Commentary

Use lines to help you ref

In soccer, I’m increasingly refereeing with lines from diverse sports on the field as turf fields are often used for football and lacrosse. And these lines can be a help to the ref.

One such way is the football markings can be a great help in getting 10 yards for free kicks, especially if the kick is in the center of the field rather than near the touchlines. I simply say, “It’s real easy for me to indicate where the 10 yards is from the ball as we are on a football field. Come back to here, please.”

The football markings are also very good in spotting players in offside positions, particularly if the referee is doing the game solo as the ref can use these lines as a guide for positioning across the field.

Regarding futsal, although I’m refereeing more futsal games on fields used only for futsal, traditionally youth futsal has been played in gyms and roller hockey rinks with the lines of many other sports. And these lines can be invaluable in stopping encroachment on restarts.

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One example is the kick-in, which is what would be a throw-in in outdoor soccer. The opponents must be five meters from the ball on kick-ins. Before the game, I look for one of the many lines on the floor that’s approximately five meters from the touchline and use that by telling the players, “Please stay behind the red line.”

Now, that line might be 4.75 meters or 5.25 meters from the touchline but that would work too as it’s very helpful for the players to have a line to go behind.

It’s vitally important to go over the lines with your partner before the game so he or she indicates the same line for distance on the other touchline.

For free kicks, find a line approximately five meters from the ball and tell the opponents to stay behind that line.

But all these lines can also be confusing and this brings me to a dilemma for the referee regarding DOGSO (Denial of an Obvious Goal Scoring Opportunity). One definition for the sending-off offense of DOGSO is denying the opposing team an obvious goal-scoring opportunity by deliberately handling the ball. The dilemma is when the goalkeeper handles the ball a yard or so outside the penalty area, marked by a yellow or red soccer line, but just inside the white football line.

Yes, I could send off the keeper for DOGSO. And some people might scream for a red card no matter how many lines are on the field and no matter the age group.

Instead, what I have done several times is award the direct kick and show the keeper a caution for unsporting behavior, giving the keeper the benefit of the doubt that the goalie did not know exactly which line to follow. I feel good about doing this and very briefly explained my reasoning.

Additionally, I would like to point out in my games that the number of times the keeper deliberately handled the ball on fields with multiple lines was far greater than on fields with just soccer lines, giving validity to my view that the keeper was probably confused by so many lines.

(Randy Vogt, the author of "Preventive Officiating," has officiated more than 10,000 games.)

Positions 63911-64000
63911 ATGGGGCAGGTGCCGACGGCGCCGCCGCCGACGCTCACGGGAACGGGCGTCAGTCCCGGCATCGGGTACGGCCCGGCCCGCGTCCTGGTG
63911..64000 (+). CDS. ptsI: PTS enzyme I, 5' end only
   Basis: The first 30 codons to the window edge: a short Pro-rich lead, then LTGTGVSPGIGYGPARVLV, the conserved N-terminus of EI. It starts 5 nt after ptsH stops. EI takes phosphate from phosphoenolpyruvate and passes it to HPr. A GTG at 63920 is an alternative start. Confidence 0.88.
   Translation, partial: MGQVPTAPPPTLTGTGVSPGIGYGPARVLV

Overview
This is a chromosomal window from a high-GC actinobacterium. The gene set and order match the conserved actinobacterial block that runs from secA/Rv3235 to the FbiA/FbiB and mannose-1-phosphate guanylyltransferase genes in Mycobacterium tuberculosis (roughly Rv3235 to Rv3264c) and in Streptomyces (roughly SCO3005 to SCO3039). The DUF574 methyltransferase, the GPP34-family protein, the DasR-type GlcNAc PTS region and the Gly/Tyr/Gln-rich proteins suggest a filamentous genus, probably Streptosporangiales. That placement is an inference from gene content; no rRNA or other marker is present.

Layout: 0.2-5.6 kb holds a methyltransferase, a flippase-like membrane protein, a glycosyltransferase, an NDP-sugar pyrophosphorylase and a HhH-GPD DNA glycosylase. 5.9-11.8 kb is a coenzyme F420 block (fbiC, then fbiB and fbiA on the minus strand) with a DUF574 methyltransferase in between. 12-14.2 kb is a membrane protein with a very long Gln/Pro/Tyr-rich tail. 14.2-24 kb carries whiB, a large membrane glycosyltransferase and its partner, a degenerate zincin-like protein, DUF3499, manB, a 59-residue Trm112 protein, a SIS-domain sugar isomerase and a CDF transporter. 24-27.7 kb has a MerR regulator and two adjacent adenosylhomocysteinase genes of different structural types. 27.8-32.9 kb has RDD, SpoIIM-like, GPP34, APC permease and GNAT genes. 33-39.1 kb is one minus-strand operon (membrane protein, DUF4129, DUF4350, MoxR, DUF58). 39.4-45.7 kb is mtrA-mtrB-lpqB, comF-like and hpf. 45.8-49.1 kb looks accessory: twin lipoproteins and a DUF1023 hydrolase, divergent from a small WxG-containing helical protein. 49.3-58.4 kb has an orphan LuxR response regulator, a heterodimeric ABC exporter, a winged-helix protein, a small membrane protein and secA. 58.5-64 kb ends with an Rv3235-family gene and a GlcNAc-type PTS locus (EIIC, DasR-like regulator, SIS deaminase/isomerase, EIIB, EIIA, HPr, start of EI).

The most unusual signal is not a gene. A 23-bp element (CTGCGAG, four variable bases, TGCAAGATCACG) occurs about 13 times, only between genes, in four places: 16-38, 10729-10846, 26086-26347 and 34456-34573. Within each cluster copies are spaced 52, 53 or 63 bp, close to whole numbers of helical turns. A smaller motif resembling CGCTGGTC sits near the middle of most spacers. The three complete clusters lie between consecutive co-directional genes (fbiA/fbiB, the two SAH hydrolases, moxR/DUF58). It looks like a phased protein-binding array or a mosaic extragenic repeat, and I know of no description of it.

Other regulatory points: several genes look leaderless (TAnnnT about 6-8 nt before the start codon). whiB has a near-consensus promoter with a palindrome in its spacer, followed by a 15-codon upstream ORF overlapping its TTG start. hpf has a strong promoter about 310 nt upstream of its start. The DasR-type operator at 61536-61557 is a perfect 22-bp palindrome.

4 comments about "Use lines to help you ref".
  1. Barry Tuck, January 24, 2019 at 5:32 p.m.

    Yea, Randy, spot on!  One word of caution, while turf field can be even more confusing with the multiple lines (perfect example, we have one field in our area marked for Football, Soccer, Lacrosse, and Ultimate, plus it is super crowned in old Football style to the point where you can't see half of a player on the other side of the field!). worse are natural fields marked for more than one sport where the lines are not square.  Or, mistake I have made, assuming the "line" showing due to a sprinkler system or some other feature, was square.  As to the multiple lines around a goalie box, I tend to give the visiting goalie a little more leeway than the home team, as it is the home teams responsibility for the field and assumption is they would know it better.  Same on natural fields, often they are poorly marked, or recent grass cutting removed most of the line . . . visitor gets the advantage on a judgement/intent call.  I'll warn them, of course, and ideally proactively . . we're playing the blue lines, teams, keeper, make sure you release the ball before you clear this line, etc. . . but even so, in the heat of the game, I might make allowance for the visitors slight overstep and give them a quiet warning. 

    As a coach, I remember a game with an obviously inexperienced ref crew where the AR called my goalie 6 times in a row for carrying the ball over the penalty area line while punting.  Ref remanded me to my "technical" area so that I couldn't see what my U-12 player was actually doing wrong.  Shame on my guy (who was otherwise an excellent keeper) for not recognizing by the second call that he simply needed to release earlier.  But what I suspect was, he was releasing plenty early enough before crossing the line, but his motion and kick took him over the line.  It was never called before and after that game.  And the field was not well marked. 

  2. Al Micucci, January 25, 2019 at 8:10 a.m.

    Very nice article Randy.  A topic that many of your colleagues are dealing with.

  3. frank schoon, January 25, 2019 at 9:33 a.m.

    Looking at that top picture made me dizzy....this is unreal.....

  4. Craig Cummings, January 28, 2019 at 9:04 p.m.

    Good point randy about the keeper and so many lines, I get it mixed up some  times in fast games. These many lines can be hard on us Refs too.

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